A Teacher You’d Want Your Child to Have

The true measure of a good teacher is when people declare they’d want that instructor teaching their children. There’s a good chance that this woman fits this description, teaching social studies at Cadott High School in Wisconsin.

Since the beginning of the school year I’ve meant to feature her or any other teacher as a measure of good classroom learning. Here it is, the first of the new year, and I’m finally writing it.

From what she’s sent to me about her philosophy, first and foremost she feels that classroom management is essential, the teacher in charge asking for and deserving respect. The teacher, she writes, must be firm, fair, and fun. Treating each other with kindness and emphasizing that all in her classroom are good humans, that is the basis on which the classroom functions.

“When the classroom runs smoothly, learning will happen.” And in that setting, relationships are important, both among the students and with the teacher. Students need a constant in their lives, and ideally the school setting should provide that.

She tries to stay relevant, working current events into the lessons of the curriculum. “Intertwining” she describes it.

Just as important, she as the teacher needs to find new ways to learn and reach her students. I saw this last summer when she went on Facebook and wrote about a plan or strategy to reach all students.

Holding students accountable is important to her, as is helping students with organizational skills and time management.

All these goals can happen when students see that the teacher truly cares for them. She enjoys visiting with students who come back to talk about their time in class, and at times apologize for how they behaved.

When I heard about the program that chose a teacher of the year on the state or federal level, I wondered how that choice was made. In some cases grants and fellowships hinged teaching ability and enthusiasm but also on patience in filling out complicated, rigorous forms.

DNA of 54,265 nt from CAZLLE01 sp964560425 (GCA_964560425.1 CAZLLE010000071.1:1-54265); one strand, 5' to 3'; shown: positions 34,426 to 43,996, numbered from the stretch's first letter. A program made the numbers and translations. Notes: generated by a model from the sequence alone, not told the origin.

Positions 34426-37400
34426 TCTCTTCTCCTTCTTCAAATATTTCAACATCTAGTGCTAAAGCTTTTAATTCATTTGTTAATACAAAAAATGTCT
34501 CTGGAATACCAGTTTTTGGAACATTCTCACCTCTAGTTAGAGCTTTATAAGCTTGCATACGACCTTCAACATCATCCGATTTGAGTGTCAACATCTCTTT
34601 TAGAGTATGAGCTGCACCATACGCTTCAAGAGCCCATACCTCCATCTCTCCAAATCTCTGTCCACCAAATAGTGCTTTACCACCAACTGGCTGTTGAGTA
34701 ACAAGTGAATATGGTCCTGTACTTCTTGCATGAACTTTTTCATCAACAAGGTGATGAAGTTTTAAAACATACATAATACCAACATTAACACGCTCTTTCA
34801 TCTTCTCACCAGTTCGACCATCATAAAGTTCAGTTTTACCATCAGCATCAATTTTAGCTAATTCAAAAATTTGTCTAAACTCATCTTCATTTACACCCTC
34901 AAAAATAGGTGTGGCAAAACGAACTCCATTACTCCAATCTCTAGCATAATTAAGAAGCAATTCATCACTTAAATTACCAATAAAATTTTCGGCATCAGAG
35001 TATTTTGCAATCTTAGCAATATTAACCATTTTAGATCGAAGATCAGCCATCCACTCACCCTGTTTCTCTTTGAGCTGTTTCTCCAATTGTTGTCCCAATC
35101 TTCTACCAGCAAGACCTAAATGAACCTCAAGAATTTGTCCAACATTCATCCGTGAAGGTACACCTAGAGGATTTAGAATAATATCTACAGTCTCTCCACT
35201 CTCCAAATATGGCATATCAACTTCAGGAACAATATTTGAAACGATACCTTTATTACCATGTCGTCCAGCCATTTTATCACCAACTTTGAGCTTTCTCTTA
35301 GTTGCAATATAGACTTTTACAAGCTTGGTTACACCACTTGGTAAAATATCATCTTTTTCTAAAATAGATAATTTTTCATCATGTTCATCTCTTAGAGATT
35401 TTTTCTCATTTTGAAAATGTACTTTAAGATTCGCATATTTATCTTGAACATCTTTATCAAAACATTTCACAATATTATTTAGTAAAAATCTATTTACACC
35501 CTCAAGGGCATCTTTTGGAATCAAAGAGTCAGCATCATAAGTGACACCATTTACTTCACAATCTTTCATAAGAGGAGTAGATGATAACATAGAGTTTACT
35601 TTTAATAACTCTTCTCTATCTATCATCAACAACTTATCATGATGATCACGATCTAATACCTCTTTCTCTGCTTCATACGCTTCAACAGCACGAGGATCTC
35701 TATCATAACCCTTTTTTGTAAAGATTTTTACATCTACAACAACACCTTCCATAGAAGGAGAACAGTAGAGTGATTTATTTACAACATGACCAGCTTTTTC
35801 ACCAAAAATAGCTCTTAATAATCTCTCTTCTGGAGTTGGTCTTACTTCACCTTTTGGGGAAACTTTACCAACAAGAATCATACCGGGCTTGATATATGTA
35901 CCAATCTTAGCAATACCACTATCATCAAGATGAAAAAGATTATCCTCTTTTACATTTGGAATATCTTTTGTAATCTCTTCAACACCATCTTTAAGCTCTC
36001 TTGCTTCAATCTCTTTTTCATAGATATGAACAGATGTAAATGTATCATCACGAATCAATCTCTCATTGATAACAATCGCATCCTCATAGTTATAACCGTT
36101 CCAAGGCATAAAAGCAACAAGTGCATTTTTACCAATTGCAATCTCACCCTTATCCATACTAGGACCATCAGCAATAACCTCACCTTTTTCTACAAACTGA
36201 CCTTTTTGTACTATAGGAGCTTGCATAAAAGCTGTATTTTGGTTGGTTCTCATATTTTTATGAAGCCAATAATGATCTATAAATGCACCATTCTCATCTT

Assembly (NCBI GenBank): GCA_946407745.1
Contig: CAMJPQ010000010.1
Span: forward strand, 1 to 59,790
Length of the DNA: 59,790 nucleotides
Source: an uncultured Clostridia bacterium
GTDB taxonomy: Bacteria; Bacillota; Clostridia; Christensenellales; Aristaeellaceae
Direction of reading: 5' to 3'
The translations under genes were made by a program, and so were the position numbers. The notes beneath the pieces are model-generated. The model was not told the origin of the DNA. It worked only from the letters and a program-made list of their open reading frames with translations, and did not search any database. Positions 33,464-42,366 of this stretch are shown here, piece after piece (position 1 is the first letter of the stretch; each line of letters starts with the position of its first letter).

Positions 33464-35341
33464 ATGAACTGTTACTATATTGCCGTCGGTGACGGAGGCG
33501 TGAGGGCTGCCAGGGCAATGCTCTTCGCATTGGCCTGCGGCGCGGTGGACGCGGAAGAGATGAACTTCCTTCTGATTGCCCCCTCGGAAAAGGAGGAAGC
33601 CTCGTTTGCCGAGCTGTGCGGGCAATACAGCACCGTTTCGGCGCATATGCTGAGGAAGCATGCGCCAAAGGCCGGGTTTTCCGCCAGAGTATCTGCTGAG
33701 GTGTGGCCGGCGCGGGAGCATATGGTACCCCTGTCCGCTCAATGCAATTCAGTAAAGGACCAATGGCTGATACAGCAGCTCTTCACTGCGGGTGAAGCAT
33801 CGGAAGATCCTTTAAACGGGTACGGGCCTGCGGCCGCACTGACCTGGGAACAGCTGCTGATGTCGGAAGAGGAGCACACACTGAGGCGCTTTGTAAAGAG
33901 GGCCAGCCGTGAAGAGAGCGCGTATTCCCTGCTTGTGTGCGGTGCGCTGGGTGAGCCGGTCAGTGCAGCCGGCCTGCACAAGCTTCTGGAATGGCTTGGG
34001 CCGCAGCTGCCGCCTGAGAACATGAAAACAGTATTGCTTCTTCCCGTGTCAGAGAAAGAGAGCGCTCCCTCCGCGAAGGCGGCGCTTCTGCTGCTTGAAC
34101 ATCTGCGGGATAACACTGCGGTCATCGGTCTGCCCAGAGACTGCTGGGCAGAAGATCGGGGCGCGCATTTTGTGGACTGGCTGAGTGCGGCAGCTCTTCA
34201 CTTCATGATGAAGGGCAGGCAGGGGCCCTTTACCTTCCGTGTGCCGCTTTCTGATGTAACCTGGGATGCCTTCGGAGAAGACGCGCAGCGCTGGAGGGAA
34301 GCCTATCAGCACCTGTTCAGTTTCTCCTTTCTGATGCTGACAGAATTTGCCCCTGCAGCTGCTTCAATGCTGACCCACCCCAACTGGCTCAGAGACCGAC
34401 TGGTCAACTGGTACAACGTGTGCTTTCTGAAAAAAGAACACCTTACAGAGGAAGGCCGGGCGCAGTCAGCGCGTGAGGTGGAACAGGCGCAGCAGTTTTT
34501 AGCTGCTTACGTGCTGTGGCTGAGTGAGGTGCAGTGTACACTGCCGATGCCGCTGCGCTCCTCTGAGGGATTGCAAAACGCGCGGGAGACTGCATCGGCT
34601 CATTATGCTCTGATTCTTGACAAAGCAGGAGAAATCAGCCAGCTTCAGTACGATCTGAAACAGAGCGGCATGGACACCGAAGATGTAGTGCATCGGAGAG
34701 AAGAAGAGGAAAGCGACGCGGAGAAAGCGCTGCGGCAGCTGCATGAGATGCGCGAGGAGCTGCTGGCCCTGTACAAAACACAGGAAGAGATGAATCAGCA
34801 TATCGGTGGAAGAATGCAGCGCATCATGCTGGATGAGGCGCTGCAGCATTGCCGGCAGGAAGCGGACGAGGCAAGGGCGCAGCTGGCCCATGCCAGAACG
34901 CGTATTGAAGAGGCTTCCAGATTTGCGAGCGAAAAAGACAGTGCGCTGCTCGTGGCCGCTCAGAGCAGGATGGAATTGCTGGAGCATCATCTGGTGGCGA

During my teaching years at the junior high level, I knew I was working with “teachers of the year” but they’d never put themselves out there or want that attention. Olson, Fieber, Grant, Bubolz, Engel, McCarthy, Redepenny, and Aiken would win.

Ali echoes the idea that she wants to be the type of teacher that she’d like her kids to learn from.

5 Replies to “A Teacher You’d Want Your Child to Have”

  1. Cari Lindsley says: Reply

    My father was a teacher who started out in a one room schoolhouse during the Second World War. People came to our farmhouse door. They said they had heard he had two years of college and if it was true they would like him to take over the schoolmarm’s job at Laney because the big, Polish farm boys were disrupting the class and tormenting her. She did not feel she could continue under the circumstances. My dad didn’t speak any Polish but he knew how to get their attention and enforce the rules. The teacher you featured is correct; teaching and learning starts and ends with mutual respect. Many years later he accepted the position of principal with the Nekoosa Public School but gave it up after a few years. He said he had to get back to the kids. He was a firm, compassionate teacher who thought up such impressive science experiments X-students still mention them when they find out I am Gordon Zahn’s daughter. God bless all of our teachers. May their passion never wain.

  2. Jan 20, 2018

    The compassionate, caring teacher Cari spoke of was a very good friend, neighbor, and co-worker of mine. Gordon Zahn was everything his daughter said he was. He was funny, firm, and full of great “down to earth” knowledge for his fellow teachers. I have many fond memories of Gordy Zahn. Thanks, Carol , for this wonderful tribute to your father. I remember you well from English class and class plays. How very nice to hear from you! Hugs, Joye Kuhlka, (English teacher , Nekoosa Public Schools)

    1. Thanks, Joye. Here’s hoping we remember the good ones more than the average or bad ones.

  3. Cari Lindsley says: Reply

    Joye Kuhlka, Even before I read your comment I recognized your name and immediately your face came to mind. What a fun connection after all these years. You too were one of the good ones. Hugs right back at ya.

    Thanks, Loren, for being the avenue where a former teacher and student chanced to intersect.

    1. You both are classy ladies, Joye and Cari. Glad to know you.

Leave a Reply